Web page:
Amenorrhea can be a scary experience for some women and welcomed by others. This is a normal event that happens in a woman's life due to pregnancy or menopause. At times in the menstrual cycle, women may experience cycles of amenorrhea. However, amenorrhea can be an indication of a health problem and should never go unchecked. Birth control pills can both cause amenorrhea and treat amenorrhea.

What Is Amenorrhea?

Amenorrhea is the absence of a menstrual period. Amenorrhea comes in two forms: primary and secondary. Primary amenorrhea happens when a girl hasn’t started a period by the age of 16. The more common form of amenorrhea--secondary amenorrhea--happens when a woman misses a menstrual period, after having normal menstrual cycles. Women can develop secondary amenorrhea when pregnancy occurs.


Amenorrhea is a symptom of certain medical conditions, so in addition to amenorrhea, other symptoms may exist. Amenorrhea symptoms are lack of menstrual period. Some women may have spotting during this time, but not a menstrual flow. Spotting is light bleeding that may appear as pink, red or brown spots in the underwear or on tissue. Unlike menstrual bleeding, spotting does not become heavier.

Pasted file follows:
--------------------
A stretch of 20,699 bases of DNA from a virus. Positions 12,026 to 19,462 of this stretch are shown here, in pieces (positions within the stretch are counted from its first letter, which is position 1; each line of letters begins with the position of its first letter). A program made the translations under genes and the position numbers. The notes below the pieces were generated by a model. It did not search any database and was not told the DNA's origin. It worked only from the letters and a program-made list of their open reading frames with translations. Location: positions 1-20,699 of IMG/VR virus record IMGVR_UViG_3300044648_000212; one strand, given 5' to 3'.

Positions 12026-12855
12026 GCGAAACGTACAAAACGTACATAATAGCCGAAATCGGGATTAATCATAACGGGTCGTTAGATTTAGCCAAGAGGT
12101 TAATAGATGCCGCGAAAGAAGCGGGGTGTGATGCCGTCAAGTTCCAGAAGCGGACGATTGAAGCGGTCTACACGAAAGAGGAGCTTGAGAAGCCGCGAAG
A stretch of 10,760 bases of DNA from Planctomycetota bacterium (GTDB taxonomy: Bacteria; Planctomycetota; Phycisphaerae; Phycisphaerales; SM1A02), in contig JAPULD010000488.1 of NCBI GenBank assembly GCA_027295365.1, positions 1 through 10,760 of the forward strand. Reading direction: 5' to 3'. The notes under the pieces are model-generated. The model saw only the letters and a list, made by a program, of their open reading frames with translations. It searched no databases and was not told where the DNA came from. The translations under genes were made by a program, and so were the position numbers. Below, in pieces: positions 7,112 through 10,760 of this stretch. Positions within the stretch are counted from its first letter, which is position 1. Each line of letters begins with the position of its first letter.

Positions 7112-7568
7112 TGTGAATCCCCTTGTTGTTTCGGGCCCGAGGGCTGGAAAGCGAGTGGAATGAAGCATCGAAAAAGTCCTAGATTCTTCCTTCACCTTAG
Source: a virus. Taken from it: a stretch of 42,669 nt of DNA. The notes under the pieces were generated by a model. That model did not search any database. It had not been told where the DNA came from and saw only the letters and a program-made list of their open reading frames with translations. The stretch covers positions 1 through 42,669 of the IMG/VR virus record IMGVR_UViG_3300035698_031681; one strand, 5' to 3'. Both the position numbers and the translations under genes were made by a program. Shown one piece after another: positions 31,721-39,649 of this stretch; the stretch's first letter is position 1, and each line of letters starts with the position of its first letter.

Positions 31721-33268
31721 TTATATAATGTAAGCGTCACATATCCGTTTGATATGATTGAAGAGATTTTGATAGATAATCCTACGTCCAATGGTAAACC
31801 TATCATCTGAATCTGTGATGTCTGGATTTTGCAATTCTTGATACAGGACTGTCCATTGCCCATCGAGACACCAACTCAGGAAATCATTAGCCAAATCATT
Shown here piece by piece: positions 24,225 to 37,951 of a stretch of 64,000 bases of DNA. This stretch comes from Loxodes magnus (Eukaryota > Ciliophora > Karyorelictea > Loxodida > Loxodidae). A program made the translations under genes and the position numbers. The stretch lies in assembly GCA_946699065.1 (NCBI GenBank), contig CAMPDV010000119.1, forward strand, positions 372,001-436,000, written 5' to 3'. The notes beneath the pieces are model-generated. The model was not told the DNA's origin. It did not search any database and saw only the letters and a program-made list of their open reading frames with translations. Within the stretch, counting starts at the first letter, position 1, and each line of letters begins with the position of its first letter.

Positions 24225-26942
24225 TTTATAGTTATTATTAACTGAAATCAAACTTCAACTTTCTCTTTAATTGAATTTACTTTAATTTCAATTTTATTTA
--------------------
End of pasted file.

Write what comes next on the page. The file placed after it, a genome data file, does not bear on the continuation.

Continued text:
Can Birth Control Cause Amenorrhea?

Some birth control pills, such as Lybrel, are designed to suppress the menstrual cycle. The induced amenorrhea that comes with taking this medication is due to a unique level of synthetic hormones contained in each pill and the length of exposure to these hormones 1. Another variant is post-pill amenorrhea 1. This is a rare condition that causes the menstrual cycle to become suppressed for up to six months after coming off of birth control. According to Gynaeonline, up to 3 percent of women develop post-pill amenorrhea 1. Post-pill amenorrhea may be caused by the pituitary gland being suppressed 1. This gland normally releases leutinizing and follicle-stimulating hormones, which work to control estrogen and progesterone.

Birth Control to Treat Amenorrhea

Women may also use birth control pills to help correct amenorrhea. Some women have conditions, such as polycystic ovary syndrome, that can cause periods of amenorrhea, usually due to a hormonal imbalance in estrogen and progesterone levels. For this reason, some women are given low-dose combination birth control pills for treatment. These pills contain low-dose synthetic forms of the hormones estrogen and progesterone, which work to control the menstrual cycle or bring it about. These pills normally come in packs of 21 pills or 28 pills. At the end of each pack, a woman will experience a menstrual bleed, or pill period, depending on the brand of pill used.


Women who have previously had normal menstrual cycles, and have experienced amenorrhea for at least one menstrual cycle, should see a doctor. If birth control is suspected as a cause, ask a nurse or pharmacist if this is a normal side effect of the oral contraceptives.